CRISTINA DUNCAN EVANS: Right. The lack of funding is a key example of how systemic and structural, the disinvestment in our students has been. The term “adequate” gets used a lot, but I don’t think there’s really a clear understanding of it. So, adequacy means that it’s about basic fairness.
If we’re gonna say that a high school student has to do X, Y and Z in order to graduate, then it is only reasonable to give that student the education that can prepare them to cross that hurdle when it comes. There’s an amount of money that it cost to provide a student with that education that’s going to allow them to go on to the next level. When we look at what it cost to actually prepare a child for 12, 13 years, what we find is that over the last decade, Baltimore City has been short-changed by about three billion dollars.
So, we’ve been going entire generations without students in Baltimore City having the resources that they need in order to make it to the next level successfully. The ways that teachers are fighting back against this include we’re doing so by crafting legislation.
We recently with the help of our members created a piece of legislation that is going to create additional funding for students statewide, not just in Baltimore City because when Maryland voters approved slot machine gambling several years ago, they thought that that additional revenue would be added to the budgets of school systems. That that would be money that would be going to education. That never actually happened because instead of that money going to education, it was used to replace money that was taken out of the education budget. We’re trying to right that wrong at the state level.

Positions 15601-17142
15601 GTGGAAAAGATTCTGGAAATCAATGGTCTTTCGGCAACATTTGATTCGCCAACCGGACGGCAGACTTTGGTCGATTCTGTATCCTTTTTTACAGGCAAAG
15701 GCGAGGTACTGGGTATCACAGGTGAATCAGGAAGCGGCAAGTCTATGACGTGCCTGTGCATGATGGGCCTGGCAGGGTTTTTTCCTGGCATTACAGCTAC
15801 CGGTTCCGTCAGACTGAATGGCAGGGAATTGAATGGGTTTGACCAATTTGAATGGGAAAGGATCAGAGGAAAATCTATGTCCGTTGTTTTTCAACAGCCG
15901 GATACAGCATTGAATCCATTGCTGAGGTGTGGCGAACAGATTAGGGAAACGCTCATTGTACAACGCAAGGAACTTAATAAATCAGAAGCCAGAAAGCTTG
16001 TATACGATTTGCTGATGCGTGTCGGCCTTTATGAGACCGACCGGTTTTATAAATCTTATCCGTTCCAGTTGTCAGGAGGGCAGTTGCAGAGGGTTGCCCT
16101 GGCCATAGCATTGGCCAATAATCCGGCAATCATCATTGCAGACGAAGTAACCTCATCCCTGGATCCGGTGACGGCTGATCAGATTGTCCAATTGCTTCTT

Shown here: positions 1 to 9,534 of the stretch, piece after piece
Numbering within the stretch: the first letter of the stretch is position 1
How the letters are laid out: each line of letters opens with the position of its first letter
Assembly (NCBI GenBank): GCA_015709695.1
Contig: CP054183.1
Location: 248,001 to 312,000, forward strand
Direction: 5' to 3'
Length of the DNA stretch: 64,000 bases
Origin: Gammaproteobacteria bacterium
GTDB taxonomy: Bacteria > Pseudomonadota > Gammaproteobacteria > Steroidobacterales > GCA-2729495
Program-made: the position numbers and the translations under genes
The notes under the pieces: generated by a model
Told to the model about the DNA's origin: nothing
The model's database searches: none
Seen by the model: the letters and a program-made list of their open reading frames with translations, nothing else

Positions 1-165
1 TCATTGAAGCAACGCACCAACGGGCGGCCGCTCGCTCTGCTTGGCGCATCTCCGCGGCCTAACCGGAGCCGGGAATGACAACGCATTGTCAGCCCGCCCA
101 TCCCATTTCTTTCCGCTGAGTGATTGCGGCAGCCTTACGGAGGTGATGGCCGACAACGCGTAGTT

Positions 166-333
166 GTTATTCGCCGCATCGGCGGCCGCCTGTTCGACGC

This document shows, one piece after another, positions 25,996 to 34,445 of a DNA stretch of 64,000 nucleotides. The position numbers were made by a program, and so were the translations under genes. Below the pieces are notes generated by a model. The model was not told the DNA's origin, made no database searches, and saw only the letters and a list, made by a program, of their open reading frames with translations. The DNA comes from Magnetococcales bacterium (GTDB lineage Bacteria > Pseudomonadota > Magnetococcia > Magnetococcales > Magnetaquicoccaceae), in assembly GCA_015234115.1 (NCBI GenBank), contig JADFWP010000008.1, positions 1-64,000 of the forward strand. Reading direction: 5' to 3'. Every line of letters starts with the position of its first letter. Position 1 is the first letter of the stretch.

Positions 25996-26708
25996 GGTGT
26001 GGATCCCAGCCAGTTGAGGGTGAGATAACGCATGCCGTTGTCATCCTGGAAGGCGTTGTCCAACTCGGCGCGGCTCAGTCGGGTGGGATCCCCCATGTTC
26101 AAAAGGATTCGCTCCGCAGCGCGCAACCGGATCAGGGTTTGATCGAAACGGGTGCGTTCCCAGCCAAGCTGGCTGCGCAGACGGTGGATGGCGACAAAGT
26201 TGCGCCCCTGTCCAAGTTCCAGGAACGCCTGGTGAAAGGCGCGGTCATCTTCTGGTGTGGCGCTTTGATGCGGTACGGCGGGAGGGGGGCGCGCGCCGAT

Then I think that we are also working really hard to make sure that teachers know about what we can do that students know about what we can do and that we’re present at the table when these conversations happen.
JAISAL NOOR: All right. And Jesse, let’s end with you. We’ve talked about underfunding. We’ve talked about how unfair assessments and test scores are when you’re talking about high populations of students that are living in poverty and schools that are underfunded. At the same time, there is a big movement around the country to privatize public education. We see it in Baltimore, reported on it extensively. Talk about your response to that, as well, because if schools are being set up to fail, privatization through vouchers or privately-run charter schools, they do provide an alternative. That is appealing for a lot of parents and students and communities.
JESSE HAGOPIAN: I can understand individual parents who have challenges with the public school system believing that they want to send their kids to a charter school as an alternative. I can understand a black parent whose kid was pushed out of school with these high suspension rates or saw a curriculum that wasn’t valuing their black student and looked to a charter school as a way out of that problem because there is a crisis that needs to be addressed in supporting black students in the public schools.